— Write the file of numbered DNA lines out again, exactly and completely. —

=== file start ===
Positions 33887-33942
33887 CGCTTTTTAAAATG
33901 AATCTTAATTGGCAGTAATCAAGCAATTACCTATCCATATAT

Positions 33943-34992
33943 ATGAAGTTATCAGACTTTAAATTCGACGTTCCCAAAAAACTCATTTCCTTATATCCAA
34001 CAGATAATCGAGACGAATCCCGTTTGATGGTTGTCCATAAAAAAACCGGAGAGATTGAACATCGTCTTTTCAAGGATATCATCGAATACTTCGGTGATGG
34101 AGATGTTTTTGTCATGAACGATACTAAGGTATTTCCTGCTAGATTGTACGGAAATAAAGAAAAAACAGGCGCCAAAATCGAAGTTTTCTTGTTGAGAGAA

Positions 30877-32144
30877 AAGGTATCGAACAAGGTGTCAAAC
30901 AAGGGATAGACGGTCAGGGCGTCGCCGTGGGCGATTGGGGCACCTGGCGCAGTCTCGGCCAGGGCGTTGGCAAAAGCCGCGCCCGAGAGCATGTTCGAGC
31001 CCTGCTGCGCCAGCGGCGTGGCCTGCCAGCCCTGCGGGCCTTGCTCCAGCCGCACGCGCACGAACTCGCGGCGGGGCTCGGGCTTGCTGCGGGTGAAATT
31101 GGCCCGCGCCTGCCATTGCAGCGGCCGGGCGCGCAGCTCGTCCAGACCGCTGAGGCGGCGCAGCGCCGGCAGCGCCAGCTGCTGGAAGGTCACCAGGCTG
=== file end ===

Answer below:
Positions 33887-33942
33887 CGCTTTTTAAAATG
33901 AATCTTAATTGGCAGTAATCAAGCAATTACCTATCCATATAT

Positions 33943-34992
33943 ATGAAGTTATCAGACTTTAAATTCGACGTTCCCAAAAAACTCATTTCCTTATATCCAA
34001 CAGATAATCGAGACGAATCCCGTTTGATGGTTGTCCATAAAAAAACCGGAGAGATTGAACATCGTCTTTTCAAGGATATCATCGAATACTTCGGTGATGG
34101 AGATGTTTTTGTCATGAACGATACTAAGGTATTTCCTGCTAGATTGTACGGAAATAAAGAAAAAACAGGCGCCAAAATCGAAGTTTTCTTGTTGAGAGAA

Positions 30877-32144
30877 AAGGTATCGAACAAGGTGTCAAAC
30901 AAGGGATAGACGGTCAGGGCGTCGCCGTGGGCGATTGGGGCACCTGGCGCAGTCTCGGCCAGGGCGTTGGCAAAAGCCGCGCCCGAGAGCATGTTCGAGC
31001 CCTGCTGCGCCAGCGGCGTGGCCTGCCAGCCCTGCGGGCCTTGCTCCAGCCGCACGCGCACGAACTCGCGGCGGGGCTCGGGCTTGCTGCGGGTGAAATT
31101 GGCCCGCGCCTGCCATTGCAGCGGCCGGGCGCGCAGCTCGTCCAGACCGCTGAGGCGGCGCAGCGCCGGCAGCGCCAGCTGCTGGAAGGTCACCAGGCTG